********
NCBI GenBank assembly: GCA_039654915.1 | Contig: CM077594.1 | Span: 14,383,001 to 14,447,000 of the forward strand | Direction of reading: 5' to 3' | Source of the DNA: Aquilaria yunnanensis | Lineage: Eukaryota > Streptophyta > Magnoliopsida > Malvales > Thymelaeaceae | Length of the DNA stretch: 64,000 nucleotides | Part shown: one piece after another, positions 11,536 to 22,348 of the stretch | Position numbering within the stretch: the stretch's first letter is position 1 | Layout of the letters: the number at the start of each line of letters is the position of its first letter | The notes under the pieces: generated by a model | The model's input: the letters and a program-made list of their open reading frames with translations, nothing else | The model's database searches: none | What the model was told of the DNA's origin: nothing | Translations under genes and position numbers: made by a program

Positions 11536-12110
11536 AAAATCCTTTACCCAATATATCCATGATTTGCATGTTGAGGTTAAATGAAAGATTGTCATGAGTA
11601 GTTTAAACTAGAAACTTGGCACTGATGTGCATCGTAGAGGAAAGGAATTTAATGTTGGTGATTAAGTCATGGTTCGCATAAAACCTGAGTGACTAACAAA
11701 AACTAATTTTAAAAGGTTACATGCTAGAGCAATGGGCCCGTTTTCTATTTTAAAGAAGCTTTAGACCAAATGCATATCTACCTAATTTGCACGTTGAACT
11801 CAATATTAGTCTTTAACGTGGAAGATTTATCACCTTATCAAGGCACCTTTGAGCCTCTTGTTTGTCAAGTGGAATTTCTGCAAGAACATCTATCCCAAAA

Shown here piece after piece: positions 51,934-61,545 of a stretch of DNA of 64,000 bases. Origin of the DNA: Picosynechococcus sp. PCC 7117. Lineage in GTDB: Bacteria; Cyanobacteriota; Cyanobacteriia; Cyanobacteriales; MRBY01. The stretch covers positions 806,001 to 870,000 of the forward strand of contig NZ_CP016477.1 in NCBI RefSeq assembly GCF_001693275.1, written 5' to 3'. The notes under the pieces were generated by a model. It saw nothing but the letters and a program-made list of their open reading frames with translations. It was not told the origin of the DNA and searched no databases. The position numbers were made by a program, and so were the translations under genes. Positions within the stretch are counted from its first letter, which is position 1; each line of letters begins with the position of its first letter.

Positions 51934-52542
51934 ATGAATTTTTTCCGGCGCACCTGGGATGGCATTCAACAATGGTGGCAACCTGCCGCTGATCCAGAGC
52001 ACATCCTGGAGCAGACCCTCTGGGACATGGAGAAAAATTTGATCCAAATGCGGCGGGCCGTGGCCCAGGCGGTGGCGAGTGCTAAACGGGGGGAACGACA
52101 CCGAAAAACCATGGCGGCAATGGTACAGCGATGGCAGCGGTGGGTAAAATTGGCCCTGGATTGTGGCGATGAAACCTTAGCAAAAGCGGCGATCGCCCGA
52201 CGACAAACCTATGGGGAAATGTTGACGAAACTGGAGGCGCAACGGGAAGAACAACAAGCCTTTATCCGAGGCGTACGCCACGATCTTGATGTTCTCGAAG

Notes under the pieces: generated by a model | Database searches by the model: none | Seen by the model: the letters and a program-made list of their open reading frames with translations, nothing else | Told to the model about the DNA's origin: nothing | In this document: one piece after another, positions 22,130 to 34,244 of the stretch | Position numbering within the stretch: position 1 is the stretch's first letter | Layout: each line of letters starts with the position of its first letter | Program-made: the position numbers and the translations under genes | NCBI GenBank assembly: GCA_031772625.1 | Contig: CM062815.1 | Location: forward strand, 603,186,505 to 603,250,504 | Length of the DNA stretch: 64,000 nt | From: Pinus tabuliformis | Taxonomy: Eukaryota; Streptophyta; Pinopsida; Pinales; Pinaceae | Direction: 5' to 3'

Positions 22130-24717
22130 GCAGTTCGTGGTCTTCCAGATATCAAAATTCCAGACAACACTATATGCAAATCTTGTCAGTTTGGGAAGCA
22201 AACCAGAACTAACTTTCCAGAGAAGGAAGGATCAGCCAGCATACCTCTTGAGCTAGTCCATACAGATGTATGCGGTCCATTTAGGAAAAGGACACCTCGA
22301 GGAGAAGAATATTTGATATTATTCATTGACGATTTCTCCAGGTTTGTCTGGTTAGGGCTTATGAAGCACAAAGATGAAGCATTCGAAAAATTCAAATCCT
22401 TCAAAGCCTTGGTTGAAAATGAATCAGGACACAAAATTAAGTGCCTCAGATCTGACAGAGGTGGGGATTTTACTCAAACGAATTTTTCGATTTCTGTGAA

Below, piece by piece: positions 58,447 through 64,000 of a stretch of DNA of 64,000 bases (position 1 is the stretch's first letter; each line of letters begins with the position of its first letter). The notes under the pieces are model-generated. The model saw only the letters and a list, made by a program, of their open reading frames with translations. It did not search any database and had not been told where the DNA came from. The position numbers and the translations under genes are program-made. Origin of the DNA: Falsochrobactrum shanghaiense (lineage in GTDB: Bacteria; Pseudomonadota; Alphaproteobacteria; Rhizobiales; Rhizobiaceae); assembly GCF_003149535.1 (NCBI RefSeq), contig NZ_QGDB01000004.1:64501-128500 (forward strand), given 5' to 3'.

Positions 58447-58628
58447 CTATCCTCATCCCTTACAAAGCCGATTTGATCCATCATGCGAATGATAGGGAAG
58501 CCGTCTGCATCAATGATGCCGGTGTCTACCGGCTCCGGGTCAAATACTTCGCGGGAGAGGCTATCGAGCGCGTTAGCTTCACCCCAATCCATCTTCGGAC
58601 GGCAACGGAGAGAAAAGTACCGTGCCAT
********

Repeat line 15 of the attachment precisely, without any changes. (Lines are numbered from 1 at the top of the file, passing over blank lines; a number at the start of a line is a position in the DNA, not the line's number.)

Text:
22130 GCAGTTCGTGGTCTTCCAGATATCAAAATTCCAGACAACACTATATGCAAATCTTGTCAGTTTGGGAAGCA